dd: writing to ‘/dev/sdb’: No space left on device
15851521+0 records in
15851520+0 records out
8115978240 bytes (8.1 GB) copied, 3362.92 s, 2.4 MB/s
localhost Downloads # fdisk /dev/sdb
Welcome to fdisk (util-linux 2.21.2).

Changes will remain in memory only, until you decide to write them.
Be careful before using the write command.

Device does not contain a recognized partition table
Building a new DOS disklabel with disk identifier 0xfeaa7236.

Command (m for help): o
Building a new DOS disklabel with disk identifier 0x1249c398.

Command (m for help): n,p,1
Partition type:
   p   primary (0 primary, 0 extended, 4 free)
   e   extended
Select (default p): p
Partition number (1-4, default 1): 1
First sector (2048-15851519, default 2048): 200
Value out of range.
First sector (2048-15851519, default 2048):
Using default value 2048
Last sector, +sectors or +size{K,M,G} (2048-15851519, default 15851519): 2248
Partition 1 of type Linux and of size 100.5 KiB is set

Command (m for help): w
The partition table has been altered!

Calling ioctl() to re-read partition table.
Syncing disks.
localhost Downloads # mkfs.ext2 /dev/sdb1
mke2fs 1.42 (29-Nov-2011)
Filesystem label=
OS type: Linux
Block size=1024 (log=0)
Fragment size=1024 (log=0)
Stride=0 blocks, Stripe width=0 blocks
16 inodes, 100 blocks
5 blocks (5.00%) reserved for the super user
First data block=1
1 block group
8192 blocks per group, 8192 fragments per group
16 inodes per group

Allocating group tables: done                           
Writing inode tables: done                           
Writing superblocks and filesystem accounting information: done


Following this document I resulted in 100.5 KiB of Partition 1. Also the fdisk program output differs (2048 start).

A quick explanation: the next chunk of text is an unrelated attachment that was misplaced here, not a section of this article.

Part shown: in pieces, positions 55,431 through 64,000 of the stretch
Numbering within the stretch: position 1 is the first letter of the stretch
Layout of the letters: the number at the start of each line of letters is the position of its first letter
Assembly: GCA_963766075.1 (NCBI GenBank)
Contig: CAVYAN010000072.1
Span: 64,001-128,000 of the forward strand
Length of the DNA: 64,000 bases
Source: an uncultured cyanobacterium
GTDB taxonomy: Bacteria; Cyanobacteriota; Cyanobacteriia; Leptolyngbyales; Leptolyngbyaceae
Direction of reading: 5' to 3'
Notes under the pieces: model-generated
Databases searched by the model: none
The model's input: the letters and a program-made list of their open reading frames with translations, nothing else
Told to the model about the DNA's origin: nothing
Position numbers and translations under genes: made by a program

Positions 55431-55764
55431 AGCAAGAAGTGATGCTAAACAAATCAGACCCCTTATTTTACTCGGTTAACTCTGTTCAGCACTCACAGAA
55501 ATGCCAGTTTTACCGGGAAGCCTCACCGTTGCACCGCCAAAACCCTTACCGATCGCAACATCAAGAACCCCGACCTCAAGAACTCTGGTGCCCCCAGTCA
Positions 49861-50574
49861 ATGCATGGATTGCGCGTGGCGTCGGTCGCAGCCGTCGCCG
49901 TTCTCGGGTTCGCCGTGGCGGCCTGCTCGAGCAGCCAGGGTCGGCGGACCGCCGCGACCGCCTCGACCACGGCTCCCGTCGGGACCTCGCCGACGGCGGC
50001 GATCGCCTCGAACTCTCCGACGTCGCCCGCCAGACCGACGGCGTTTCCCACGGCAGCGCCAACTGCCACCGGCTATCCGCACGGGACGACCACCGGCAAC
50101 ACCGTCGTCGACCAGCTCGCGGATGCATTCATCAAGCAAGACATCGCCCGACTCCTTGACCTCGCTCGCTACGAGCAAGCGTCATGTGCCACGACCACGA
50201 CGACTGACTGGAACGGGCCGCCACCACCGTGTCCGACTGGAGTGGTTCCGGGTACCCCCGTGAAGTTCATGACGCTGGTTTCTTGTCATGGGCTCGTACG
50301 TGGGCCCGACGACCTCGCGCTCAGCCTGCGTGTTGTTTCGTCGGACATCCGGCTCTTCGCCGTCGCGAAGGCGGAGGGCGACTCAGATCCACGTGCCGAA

If I write this (down the manual):
Code:
mount -t iso9660 -o loop /path/to/your/gentoo-cd-image.iso /mnt/cdimg
Copy the content of the ISO image to the stick:

cp -R /mnt/cdimg/* /mnt/stick

(it wouldn't enough place). Above all
Code:
mount -t iso9660 -o loop install-amd64-minimal-20121107.iso /mnt/cdimg
mount: unknown filesystem type 'iso9660'
As i thrown away CDROM/DVD in the wake of flash and got rid of any surplus mechanics in kernel (9660 dvd fat). I must somehow fulfill the quest withour their support :evil:

And finally "bleeding edge + ext2 edge" - one don't follow from another. They expected to be like tester for not_relation answer disposition in my words arrangement (one can simply notice etc*). On the other hand, such a closeness of those two in the given proposition signified rather the consolidation of potential of being learnable in prospect (As I'm relatively new to ext2, ext4-5.. I don't know the version difference. When I was a child I thought it would be possible to know everything how this works (fat16) etc, unfortunately only later did i released m$ closeness and punishments for it's hacks). Nevertheless you showed yourself with humour, presented this (luckily not as there http://goo.gl/GSLGv) though in such a pleasant way, me also to laugh heartily) and have a big smile)))

---
wanna to remark the Ant's answer, that truly gladdened me , though it's not about code specifics (i.e. bloat specifics) or suggestion of a simple .ebuild script procedure ,like in wiki but auto..